Latest Updates on the Trans Mountain Expansion Project

June 4, 2020 - Detailed route now 86% approved

Status of 2019 detailed route approvals Click to enlarge

Source and description

Source: CER

Description: Status of detailed route approvals


The Commission of the Canada Energy Regulator (Commission) has now approved more than 86 per cent of the detailed route of the Trans Mountain Expansion Project (Project).

On June 4, the Commission approved 122 kilometres of the route in British Columbia [Filing C06676], or 12 per cent, of the entire pipeline route. There is now roughly 135 kilometres, or 14 per cent, of the total 991 kilometre route that remains to be finalized.

Specifically, the Project route is now fully approved in Segment 1 in Alberta, as well as in Segment 3 (between Hargreaves and Blue River) in B.C.. Segment 7 in Burnaby, B.C. is also finalized. A complete list of detailed route approvals can be found on the website.

Construction activities on the Project are only permitted in areas where all pre-construction conditions have been satisfied and the location of the pipeline route has been finalized through the detailed route process.

The portions of the route approved June 4, 2020, follow a May 29, 2020, Commission decision to revise the geographic scope of Detailed Route Hearing MH-027-2020 related to the opposition of Sema:th First Nation (also referred to as Sumas First Nation in recent filings) [Filing C06552].

Reasons for that decision are expected to be released shortly.

May 15, 2020 – Westridge Delivery Line Relocation decision

Trans Mountain Expansion Project Terminals and Tunnel Section Click to enlarge

Source and description

Source: CER

Description: Trans Mountain Expansion Project Terminals and Tunnel Section


Today, the Commission of the CER released its decision on the application for the 3.6-kilometre-long Westridge Delivery Line Relocation, finding that it is in the public interest.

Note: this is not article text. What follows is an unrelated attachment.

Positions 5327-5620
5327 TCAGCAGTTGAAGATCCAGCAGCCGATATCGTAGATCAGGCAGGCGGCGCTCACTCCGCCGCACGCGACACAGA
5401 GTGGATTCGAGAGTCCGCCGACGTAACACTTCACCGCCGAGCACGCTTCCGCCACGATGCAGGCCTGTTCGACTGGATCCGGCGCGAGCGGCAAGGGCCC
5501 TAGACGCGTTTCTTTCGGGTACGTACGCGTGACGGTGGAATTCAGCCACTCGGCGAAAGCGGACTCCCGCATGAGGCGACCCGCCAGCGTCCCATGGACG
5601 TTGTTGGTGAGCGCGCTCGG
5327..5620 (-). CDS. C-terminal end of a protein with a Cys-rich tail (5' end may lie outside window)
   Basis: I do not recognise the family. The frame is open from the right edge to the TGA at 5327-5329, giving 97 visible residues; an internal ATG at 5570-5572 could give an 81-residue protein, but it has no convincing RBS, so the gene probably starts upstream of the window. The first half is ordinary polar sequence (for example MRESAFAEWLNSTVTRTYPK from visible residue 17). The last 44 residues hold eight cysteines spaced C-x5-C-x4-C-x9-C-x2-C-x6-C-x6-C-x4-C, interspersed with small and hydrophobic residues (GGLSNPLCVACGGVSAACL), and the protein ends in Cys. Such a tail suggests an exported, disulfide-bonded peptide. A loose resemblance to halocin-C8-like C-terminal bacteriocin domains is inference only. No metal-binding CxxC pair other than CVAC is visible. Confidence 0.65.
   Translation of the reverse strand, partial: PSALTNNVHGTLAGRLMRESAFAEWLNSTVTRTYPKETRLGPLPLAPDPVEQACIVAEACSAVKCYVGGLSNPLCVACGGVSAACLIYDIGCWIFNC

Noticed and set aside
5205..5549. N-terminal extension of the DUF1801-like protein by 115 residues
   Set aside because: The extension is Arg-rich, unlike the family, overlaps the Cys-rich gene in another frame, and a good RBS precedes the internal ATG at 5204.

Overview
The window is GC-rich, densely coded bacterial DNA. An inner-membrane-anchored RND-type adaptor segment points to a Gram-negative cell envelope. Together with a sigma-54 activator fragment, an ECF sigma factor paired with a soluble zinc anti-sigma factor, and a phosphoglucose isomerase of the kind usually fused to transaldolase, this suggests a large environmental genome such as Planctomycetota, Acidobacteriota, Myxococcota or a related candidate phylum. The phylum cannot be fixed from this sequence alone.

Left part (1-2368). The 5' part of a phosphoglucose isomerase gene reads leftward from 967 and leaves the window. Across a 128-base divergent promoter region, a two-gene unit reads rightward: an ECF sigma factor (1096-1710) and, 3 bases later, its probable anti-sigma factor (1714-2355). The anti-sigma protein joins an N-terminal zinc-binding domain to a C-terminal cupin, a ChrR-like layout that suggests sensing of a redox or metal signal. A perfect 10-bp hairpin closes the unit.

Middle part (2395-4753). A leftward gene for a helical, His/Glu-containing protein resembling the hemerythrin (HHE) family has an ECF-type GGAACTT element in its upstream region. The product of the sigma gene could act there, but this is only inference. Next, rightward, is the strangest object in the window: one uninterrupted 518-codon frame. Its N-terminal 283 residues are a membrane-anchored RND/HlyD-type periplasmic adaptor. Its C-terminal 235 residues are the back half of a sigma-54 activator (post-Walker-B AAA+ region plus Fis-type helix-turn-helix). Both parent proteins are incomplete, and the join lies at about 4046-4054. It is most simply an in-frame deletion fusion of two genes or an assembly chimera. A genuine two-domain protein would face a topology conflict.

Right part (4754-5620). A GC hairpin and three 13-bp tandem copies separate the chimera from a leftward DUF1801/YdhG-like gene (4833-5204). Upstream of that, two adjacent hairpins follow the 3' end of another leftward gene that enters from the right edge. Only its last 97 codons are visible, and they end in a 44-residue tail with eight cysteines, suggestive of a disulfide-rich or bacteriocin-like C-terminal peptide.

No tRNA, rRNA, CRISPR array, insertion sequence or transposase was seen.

The project will replace an existing delivery line that currently transports oil from the Burnaby Terminal to the Westridge Marine terminal through residential areas of Burnaby. The new delivery line will use the same tunnel through Burnaby Mountain as the two other delivery lines that are part of the Trans Mountain Expansion Project (TMEP). The full decision can be found here [Filing C06322].

Temporary physical disturbance caused by construction of the new delivery line is anticipated only at the proposed entry and exit points for the tunnel, both of which are within the fence lines of Trans Mountain-owned, industrial-zoned land at the Burnaby Terminal and Westridge Marine Terminal. Once the new delivery line is operational, the CER expects Trans Mountain to file an application to decommission the existing delivery line.

Based on Trans Mountain’s current schedule, tunneling activities through Burnaby Mountain are expected to commence in the fall/winter of 2020 and take upwards of two years to complete.

The new delivery line will not result in an increase in the approved volume of transported oil, and its location through Burnaby Mountain is responsive to previous feedback from residents requesting that the existing delivery line be moved from under Burnaby’s streets. This is consistent with the previous National Energy Board finding in the TMEP Certificate hearing that routing the two new TMEP delivery lines through Burnaby Mountain “is the preferable route because it avoids residential areas and urban infrastructure, reduces environmental effects during construction and operation, and minimizes risk during operation.”

May 15, 2020 – TMEP oversight work continuing during the pandemic:

The Commission of the CER has issued 20 condition compliance and operations decisions in the two months since the COVID-19 global pandemic. These include letter reports, information requests and other non-routing variances and general decisions. These filings can be found on the CER’s condition compliance page.

During the same time period, in regards to detailed route matters, the Commission has issued 28 documents, including 12 procedural directives, five letters setting out comment processes, three informative letters, two detailed route hearing decision documents (covering three hearings), three information requests, one Hearing Order, one decision and one PPBoR approval. The CER’s website provides more information on the detailed route process.

Aligned with advice from federal and provincial authorities aimed at protecting public health, CER staff are continuing compliance verification activities during the pandemic and will verify that Trans Mountain has a plan that protects workers and communities. As construction activities change, the CER will adjust its compliance oversight to ensure public safety and environmental protection. More information can be found on the CER’s pandemic response page.

Latest Updates on the Trans Mountain Expansion Project – Archives

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